The excellent David Thomas Manzl sent me a text yesterday to ask if I ever listen to Black Metal. “Some of it is really folky!,” he said. “Atmospheric, ambient, and intense, too.” He recommended Agalloch, Wolves in the Throne Room, Deafheaven, and Krallice. Today I put on Agalloch, a record called “Marrow of the Spirit,” and it’s amazing. Super-long songs (17 minutes!), each of which is like a little album all its own, moving in and out of different feels and, ya, atmospheres. Some folky moments, some intense moments, some deadly vocals. Cello. Intense guitar riffs. Not virtuosic, just excellent grooves. I want to play this music. I don’t know if I can sing like that though.
Now listening to Mount Eerie, a record called “Ocean’s Roar,” also at his recommendation. Pale Lights is a huge jam with organs and thick guitars and destroying drums. Haunting vocals. Title track is beautiful. Everything on this record sounds pitched down, like it’s being pulled down toward the earth, like everything is bending. “A bottomless absence.” Dig it in headphones, the stereo separation on the cymbals. “Instrumental” is sludgy, piano & deadly guitar and some kind of wooden flute? Piano sounds like a drum set. And then there’s drums, and they also sound like drums. “Waves” has the most perfectly intense sections. David says “that music makes me want to smash things while doing yin yoga.” I don’t know what yin yoga is, but I. am. in.
I attended & presented at a conference in Princeton New Jersey this weekend called Locations and Dislocations: An Ecomusicological Conversation. Very nice folks, a great conversational vibe, and a lot of excellent papers. Some of the things swimming around in my mind post-conference:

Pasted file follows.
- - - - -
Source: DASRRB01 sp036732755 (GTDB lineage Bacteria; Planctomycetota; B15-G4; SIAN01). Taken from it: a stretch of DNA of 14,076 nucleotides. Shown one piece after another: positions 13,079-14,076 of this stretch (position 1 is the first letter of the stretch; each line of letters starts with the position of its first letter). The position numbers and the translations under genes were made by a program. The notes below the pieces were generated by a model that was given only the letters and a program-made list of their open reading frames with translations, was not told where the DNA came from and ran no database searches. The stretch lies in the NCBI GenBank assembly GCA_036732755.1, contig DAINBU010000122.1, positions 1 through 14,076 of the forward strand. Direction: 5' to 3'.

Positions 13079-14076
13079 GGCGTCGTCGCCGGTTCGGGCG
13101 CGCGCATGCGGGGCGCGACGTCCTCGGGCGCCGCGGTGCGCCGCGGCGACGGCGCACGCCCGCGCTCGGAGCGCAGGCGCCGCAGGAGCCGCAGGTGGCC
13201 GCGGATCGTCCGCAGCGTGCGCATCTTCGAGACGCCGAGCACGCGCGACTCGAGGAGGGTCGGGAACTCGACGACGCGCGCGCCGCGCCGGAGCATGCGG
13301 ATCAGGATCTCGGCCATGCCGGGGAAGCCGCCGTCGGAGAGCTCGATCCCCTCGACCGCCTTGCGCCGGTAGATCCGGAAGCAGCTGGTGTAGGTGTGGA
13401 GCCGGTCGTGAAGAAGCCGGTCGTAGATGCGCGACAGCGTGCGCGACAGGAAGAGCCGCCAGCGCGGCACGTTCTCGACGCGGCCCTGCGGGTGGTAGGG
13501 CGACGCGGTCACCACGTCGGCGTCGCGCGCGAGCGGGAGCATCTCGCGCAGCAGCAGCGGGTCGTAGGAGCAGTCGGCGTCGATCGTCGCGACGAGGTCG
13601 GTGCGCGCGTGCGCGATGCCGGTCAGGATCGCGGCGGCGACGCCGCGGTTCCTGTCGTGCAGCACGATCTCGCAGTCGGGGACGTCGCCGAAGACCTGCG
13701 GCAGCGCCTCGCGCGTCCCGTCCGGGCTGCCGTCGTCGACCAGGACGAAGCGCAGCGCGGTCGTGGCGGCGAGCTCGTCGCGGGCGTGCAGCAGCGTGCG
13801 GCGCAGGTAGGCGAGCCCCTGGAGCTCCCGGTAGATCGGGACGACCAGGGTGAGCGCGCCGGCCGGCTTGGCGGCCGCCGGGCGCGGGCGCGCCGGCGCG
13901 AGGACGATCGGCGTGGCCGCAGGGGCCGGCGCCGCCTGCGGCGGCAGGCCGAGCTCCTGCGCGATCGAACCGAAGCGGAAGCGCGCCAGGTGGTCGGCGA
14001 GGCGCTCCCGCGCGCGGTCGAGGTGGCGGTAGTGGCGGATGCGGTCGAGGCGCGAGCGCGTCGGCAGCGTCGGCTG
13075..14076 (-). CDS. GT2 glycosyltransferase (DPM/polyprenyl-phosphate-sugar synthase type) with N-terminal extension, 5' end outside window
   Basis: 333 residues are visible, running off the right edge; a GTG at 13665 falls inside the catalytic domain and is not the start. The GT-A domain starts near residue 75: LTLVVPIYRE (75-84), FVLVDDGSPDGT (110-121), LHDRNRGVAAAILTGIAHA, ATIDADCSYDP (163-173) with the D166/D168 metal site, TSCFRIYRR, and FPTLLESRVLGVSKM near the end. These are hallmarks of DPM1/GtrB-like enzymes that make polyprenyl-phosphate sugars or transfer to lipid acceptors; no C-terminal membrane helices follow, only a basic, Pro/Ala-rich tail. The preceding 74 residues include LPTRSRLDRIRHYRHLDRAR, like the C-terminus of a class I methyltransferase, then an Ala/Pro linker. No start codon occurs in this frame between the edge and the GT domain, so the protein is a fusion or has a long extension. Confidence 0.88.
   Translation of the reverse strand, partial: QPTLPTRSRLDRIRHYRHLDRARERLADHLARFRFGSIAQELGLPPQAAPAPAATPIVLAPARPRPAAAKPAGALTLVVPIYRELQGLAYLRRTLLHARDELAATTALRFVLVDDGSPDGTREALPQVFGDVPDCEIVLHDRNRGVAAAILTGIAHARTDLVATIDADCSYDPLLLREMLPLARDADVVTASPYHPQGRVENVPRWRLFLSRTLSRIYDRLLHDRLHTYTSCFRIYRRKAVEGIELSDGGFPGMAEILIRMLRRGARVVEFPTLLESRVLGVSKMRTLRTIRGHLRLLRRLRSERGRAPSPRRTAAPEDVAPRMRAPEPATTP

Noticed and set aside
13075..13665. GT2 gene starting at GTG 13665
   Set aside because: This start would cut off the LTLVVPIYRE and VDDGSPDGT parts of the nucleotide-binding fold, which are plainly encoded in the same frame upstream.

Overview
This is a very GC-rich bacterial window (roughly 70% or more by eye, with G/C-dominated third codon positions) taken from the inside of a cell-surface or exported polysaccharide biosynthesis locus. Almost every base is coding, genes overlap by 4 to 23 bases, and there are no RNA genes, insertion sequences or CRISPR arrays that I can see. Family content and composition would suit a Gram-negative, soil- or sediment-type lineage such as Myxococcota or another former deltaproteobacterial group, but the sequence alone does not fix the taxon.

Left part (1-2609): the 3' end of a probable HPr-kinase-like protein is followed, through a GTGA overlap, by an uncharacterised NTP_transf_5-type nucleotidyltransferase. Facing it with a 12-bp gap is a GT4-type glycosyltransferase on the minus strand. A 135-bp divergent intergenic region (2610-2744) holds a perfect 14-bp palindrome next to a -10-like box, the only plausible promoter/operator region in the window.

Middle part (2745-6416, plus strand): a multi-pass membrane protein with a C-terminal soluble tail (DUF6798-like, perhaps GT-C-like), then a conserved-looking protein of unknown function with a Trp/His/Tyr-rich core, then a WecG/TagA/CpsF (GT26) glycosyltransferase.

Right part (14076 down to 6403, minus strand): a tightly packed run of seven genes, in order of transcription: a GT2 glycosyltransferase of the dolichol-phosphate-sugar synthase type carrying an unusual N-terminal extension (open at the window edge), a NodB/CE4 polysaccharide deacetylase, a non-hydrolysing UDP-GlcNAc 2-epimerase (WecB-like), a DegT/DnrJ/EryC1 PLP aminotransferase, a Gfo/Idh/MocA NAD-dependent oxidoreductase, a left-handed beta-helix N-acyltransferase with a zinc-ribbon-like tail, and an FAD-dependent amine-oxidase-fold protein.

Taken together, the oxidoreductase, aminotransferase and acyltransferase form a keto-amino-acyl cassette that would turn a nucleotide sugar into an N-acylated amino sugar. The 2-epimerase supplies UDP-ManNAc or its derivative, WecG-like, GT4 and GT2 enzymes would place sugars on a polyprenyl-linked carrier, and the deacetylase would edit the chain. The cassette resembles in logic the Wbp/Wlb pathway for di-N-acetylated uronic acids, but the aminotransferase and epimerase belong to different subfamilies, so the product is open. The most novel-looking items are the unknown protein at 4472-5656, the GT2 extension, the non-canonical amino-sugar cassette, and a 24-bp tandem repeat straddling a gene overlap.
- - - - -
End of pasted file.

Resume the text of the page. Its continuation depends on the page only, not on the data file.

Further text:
- wilderness is a product of civilization; the concept exists because the opposite exists
- what gets to count as nature is a political discourse, and the concept of rural spaces, linked to ideas of noise and silence, can be contentious and divisive
- ambisonic recording devices are super-cool
- thinking about the Niagara escarpment makes me cry
- the Santa Fe Opera House is weird
- glass things make neat sounds
- bamboo things make neat sounds too
- sound engineers are performers whose performance is supposed to be invisible. especially interesting to think about performing this invisibility in the context of racialized labour in the US
- it’s possible to stop flying everywhere, all the time. think about carbon, not cash, as a rate-limiting factor in travel
A good one. And another coming this week: https://ubcseagrad.wordpress.com/
Julia Ulehla, Encountering Life in Song 3
Gah, I went to this performance/talk/workshop tonight. I don’t know what to say, I just want to mark the moment somehow. It was so good. What Julia does is something different. Seeing & hearing her makes it feel like we all just pretend to do music, but it’s not really music, not like this. Wow.
French-horn player Sarah Willis ventures to the Max Planck Institute in Göttingen, where scientist use state-of-the-art MRI and motion capture methods to investigate what goes on inside a musician’s body while playing an instrument.
Source: Here is what happens inside your body when you play a brass instrument
Awesome. Basically, there’s a little frog that lives inside your mouth, and when it crouches down really small then the sound comes out. Also, from about 6:55 on it gets pretty freaky.